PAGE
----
Friday, 17 December 2010

Bite 16: John Everett Millais - Mariana, 1851

Mariana, 1851, oil on wood, 60 x 50 cm
Mariana leads a dreary and solitary life, accompanied here by only a mouse, yet Millais has painted this scene with striking luminosity, taking great care in painting the detail of the stained glass, garden and tapestry. This beautiful painting presents foremost a dark interior world, a psychological state, while representing a Victorian taste for Gothic decorative craftsmanship. Millais marries these two aims in a masterfully ambiguous and paradoxical work.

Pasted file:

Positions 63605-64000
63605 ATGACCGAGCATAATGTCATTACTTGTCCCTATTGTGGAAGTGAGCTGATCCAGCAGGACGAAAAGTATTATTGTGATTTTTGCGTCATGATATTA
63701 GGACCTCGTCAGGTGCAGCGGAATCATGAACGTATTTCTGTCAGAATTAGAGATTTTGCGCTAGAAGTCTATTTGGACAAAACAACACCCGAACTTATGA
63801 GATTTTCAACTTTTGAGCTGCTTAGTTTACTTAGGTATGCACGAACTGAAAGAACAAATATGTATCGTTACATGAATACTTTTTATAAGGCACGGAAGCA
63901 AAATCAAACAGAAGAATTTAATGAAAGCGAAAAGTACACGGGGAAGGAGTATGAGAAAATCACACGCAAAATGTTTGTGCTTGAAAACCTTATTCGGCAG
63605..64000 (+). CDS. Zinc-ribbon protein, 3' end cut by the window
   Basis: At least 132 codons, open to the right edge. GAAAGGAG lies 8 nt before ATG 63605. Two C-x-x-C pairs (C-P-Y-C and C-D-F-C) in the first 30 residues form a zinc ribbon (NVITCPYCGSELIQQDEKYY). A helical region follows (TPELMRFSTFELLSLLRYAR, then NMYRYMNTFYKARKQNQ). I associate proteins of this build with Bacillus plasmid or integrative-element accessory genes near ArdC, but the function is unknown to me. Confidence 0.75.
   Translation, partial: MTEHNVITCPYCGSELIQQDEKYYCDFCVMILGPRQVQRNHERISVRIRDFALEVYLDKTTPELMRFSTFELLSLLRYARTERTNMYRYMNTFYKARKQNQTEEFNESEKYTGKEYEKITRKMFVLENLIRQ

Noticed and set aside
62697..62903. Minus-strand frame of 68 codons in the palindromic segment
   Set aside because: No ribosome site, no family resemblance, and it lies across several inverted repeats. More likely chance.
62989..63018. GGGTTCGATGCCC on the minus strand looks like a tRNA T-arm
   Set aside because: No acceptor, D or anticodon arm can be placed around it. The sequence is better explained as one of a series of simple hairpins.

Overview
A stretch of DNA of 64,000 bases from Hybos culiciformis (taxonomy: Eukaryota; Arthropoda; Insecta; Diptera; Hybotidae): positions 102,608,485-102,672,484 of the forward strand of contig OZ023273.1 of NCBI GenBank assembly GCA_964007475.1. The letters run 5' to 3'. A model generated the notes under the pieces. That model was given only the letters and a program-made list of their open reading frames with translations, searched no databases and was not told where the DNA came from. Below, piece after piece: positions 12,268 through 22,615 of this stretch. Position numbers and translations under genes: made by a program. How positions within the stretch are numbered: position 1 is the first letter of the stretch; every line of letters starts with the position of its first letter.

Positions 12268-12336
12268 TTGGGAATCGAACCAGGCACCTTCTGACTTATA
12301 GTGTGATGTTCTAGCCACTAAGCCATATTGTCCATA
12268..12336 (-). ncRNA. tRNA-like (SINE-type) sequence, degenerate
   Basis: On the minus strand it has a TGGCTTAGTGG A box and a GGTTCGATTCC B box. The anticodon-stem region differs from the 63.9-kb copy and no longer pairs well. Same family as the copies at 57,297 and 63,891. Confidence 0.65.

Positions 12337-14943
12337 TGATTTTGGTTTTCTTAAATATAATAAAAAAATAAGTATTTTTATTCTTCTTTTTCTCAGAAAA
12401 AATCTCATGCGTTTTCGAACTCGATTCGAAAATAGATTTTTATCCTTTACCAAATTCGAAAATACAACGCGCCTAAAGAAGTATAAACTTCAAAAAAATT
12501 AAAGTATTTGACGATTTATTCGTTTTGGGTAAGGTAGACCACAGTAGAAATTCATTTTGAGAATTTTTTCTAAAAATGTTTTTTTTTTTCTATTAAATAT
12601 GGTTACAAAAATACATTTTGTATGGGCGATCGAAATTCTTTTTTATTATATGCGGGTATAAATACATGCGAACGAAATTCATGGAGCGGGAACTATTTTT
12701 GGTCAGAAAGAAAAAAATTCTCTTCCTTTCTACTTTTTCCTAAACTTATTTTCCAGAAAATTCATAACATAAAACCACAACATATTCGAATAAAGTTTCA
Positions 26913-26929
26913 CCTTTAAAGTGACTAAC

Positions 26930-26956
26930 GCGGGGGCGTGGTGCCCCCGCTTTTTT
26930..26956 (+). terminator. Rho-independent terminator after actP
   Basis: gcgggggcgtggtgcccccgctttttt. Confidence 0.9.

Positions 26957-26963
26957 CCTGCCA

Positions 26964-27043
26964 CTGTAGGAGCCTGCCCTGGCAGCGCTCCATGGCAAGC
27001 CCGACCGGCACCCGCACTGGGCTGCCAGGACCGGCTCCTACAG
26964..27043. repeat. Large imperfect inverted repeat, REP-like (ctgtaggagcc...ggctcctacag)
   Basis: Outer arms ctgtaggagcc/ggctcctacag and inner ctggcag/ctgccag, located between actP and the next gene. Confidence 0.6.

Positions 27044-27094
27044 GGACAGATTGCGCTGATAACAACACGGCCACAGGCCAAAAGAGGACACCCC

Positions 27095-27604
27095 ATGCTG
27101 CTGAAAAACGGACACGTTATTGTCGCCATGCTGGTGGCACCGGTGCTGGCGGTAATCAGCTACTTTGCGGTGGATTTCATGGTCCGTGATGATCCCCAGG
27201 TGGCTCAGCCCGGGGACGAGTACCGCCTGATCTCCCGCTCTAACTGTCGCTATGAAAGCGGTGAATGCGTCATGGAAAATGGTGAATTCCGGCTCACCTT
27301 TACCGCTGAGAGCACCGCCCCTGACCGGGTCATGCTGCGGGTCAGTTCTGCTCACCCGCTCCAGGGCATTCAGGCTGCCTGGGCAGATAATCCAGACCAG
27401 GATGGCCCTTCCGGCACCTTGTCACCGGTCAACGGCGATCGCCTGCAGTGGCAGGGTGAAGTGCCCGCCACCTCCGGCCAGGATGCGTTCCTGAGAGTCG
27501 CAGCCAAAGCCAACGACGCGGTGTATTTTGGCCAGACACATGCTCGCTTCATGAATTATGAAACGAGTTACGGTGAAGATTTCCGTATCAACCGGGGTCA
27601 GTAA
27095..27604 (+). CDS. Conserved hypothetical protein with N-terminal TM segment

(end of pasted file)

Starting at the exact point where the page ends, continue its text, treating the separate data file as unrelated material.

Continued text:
Robed in a remarkably deep blue gown Mariana rises languorously to stretch. The embroidery and fallen leaves suggest time brutally marching on, life passing her by. The lamp is dim just as her face is tired; she leans back wearily, filled with the deep melancholy of having lost all she ever cared for, faced with a future alone and with little apparent hope. The beauty of the world around her is no longer enough to sustain her.

Based on words from Tenneyson, it was originally exhibited along with lines from his poem of the same name: "I am aweary, aweary - I would that I were dead!"